Like many food companies born post–Omnivore’s Dilemma, KOL Foods is driven as much by philosophical imperative as by corporate self-interest. It all began in 2007, when Devora Kimelman-Block, a Maryland mother of four, wanted to feed her family grass-fed, humanely raised kosher meat and realized none was available.
Kimelman-Block had kept a vegetarian kitchen for 15 years, because she couldn’t find meat that allowed her family to both observe kosher dietary law and avoid flesh from factory-farmed animals. But as more and more nonkosher sources for ethically raised, pastured meat began appearing, Kimelman-Block saw no reason why kosher Jews shouldn’t have options, too. So she formed partnerships with a local farmer, a kosher slaughterhouse, and a Washington, D.C., synagogue; coined the name KOL for “Kosher, Organic, Local”; and sent out an email to her friends and synagogue members advertising glatt kosher, organically raised, local, grass-fed beef.
“I thought I’d do it for family and friends as a nice little hobby,” Kimelman-Block says. “But I put up this little Web site and all of a sudden I get people coming from Pennsylvania to D.C. to get my meat.” Her second email yielded sales of more than 2,400 pounds of steaks, roasts, and ground beef to members of 14 area synagogues, from Reform to Orthodox. In 2008, KOL became an LLC and now ships specialty beef, lamb, chicken, turkey, and duck to customers nationwide.
Kimelman-Block realized that she’d found a hole in the market, one that was growing as more kosher Jews began to question where their meat was coming from. “I think ultimately what we’ve really been able to do, which is very tricky, is to enable people to actualize their modern and ancient values,” she says.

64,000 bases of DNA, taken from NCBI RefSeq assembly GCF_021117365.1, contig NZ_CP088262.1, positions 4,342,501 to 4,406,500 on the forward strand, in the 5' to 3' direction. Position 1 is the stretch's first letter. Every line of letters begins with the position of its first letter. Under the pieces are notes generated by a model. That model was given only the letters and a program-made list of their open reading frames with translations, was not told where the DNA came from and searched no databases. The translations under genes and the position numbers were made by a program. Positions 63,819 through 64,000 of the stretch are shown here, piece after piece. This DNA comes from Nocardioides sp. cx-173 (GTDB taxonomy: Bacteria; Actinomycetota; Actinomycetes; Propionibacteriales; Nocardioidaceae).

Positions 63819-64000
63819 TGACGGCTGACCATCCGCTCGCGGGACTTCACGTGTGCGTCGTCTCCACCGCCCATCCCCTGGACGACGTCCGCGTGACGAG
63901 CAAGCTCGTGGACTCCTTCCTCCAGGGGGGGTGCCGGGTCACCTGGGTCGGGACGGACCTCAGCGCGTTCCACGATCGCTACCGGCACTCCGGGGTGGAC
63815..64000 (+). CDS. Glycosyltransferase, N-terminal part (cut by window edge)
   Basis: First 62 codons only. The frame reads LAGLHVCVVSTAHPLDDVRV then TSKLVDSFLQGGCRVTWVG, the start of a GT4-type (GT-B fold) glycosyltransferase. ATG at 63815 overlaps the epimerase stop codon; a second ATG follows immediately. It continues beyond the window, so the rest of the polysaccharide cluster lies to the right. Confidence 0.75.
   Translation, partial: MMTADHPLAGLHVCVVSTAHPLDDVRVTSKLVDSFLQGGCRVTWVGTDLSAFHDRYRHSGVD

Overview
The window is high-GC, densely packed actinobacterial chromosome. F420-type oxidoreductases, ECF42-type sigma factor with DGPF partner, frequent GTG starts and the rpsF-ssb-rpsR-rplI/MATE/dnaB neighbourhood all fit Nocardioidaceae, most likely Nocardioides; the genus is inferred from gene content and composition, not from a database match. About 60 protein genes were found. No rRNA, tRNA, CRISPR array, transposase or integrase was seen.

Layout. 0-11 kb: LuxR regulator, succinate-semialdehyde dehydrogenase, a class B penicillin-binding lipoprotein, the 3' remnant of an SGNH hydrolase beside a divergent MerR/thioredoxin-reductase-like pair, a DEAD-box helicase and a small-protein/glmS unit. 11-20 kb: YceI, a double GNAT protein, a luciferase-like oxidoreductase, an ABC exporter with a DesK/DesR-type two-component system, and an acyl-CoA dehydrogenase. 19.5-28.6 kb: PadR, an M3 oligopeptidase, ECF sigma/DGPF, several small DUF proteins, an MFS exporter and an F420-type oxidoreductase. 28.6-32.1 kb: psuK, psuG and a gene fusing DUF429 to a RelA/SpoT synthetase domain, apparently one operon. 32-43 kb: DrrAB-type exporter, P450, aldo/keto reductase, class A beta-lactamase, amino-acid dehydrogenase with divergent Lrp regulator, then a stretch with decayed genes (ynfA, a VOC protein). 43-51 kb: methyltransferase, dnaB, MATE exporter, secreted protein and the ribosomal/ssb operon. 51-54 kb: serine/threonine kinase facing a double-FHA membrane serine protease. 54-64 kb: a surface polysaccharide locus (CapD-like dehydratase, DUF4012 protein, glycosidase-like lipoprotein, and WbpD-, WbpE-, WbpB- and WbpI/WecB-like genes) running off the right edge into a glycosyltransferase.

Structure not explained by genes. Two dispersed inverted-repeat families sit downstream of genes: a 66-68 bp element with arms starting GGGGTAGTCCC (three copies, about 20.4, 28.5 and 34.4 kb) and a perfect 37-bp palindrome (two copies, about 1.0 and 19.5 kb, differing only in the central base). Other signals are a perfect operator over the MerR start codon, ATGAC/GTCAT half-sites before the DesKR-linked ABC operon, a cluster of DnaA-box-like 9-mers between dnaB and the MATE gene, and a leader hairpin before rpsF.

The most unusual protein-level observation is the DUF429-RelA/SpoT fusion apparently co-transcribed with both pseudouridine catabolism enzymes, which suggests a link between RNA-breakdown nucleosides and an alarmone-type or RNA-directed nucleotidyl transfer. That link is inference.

Over the past decade, the kosher food industry has boomed. According to the Mintel market research firm, sales reached $12.5 billion in 2008, the most recent year for which data is available, marking a 64 percent increase from 2003. The rise was driven in part by nonkosher consumers who view kosher foods, which are prepared under strict religious supervision, as safer and cleaner than their conventional counterparts. Even so, the kosher industry has been slow to hop on the organic/sustainable bandwagon, creating the perfect opportunity for KOL to flourish.
Although Kimelman-Block founded KOL right before the nation’s economy went south, ultimately her timing couldn’t have been better. In May 2008, U.S. Immigrations and Customs Enforcement agents raided Agriprocessors, the largest glatt kosher slaughterhouse and meatpacking plant in the United States.
The Postville, Iowa, facility had previously faced allegations of animal mistreatment, pollution, and violation of labor laws. The raid was one of the largest in U.S. history, and resulted in the arrests of nearly 400 illegal immigrant workers, child labor charges, and a 27-year prison sentence for financial fraud for a plant manager. The debacle, which was covered extensively in the general press, created a crisis of confidence among observant Jews, who had always viewed kosher meat as both clean and ethical. (Dietary law dictates that animals must be in good health and must be slaughtered as quickly as possible by a shochet, or Jewish ritual slaughterer.)
The Agriprocessors scandal “moved the conversation about Jewish ethics in meat production to the front pages of The New York Times and the forefront of Jewish institutions,” says Sue Fishkoff, the author of Kosher Nation, a 2010 book on the kosher food industry. “Since the raid, every Hebrew school, every day school, every Hillel, and every synagogue talks about what their kosher policy is.” She credits KOL with inspiring “what looks to be a fast-growing field”: Since Kimelman-Block launched her business, smaller companies like Mitzvah Meat, Grow & Behold, and Kosher Conscience have sprung up around the country.
The challenges Kimelman-Block faced in starting KOL were substantial and in some cases unique. On top of the logistics of simply getting meat from the processors’ freezers into her customers’ hands, there was the issue of getting meat to the freezer itself. For her poultry, for example, Kimelman-Block wanted the chickens to be slaughtered and processed on the farms where they were raised. But since kosher law forbids the scalding of chickens to remove their feathers—a routine practice in conventional processing—she initially wasn’t able to offer poultry.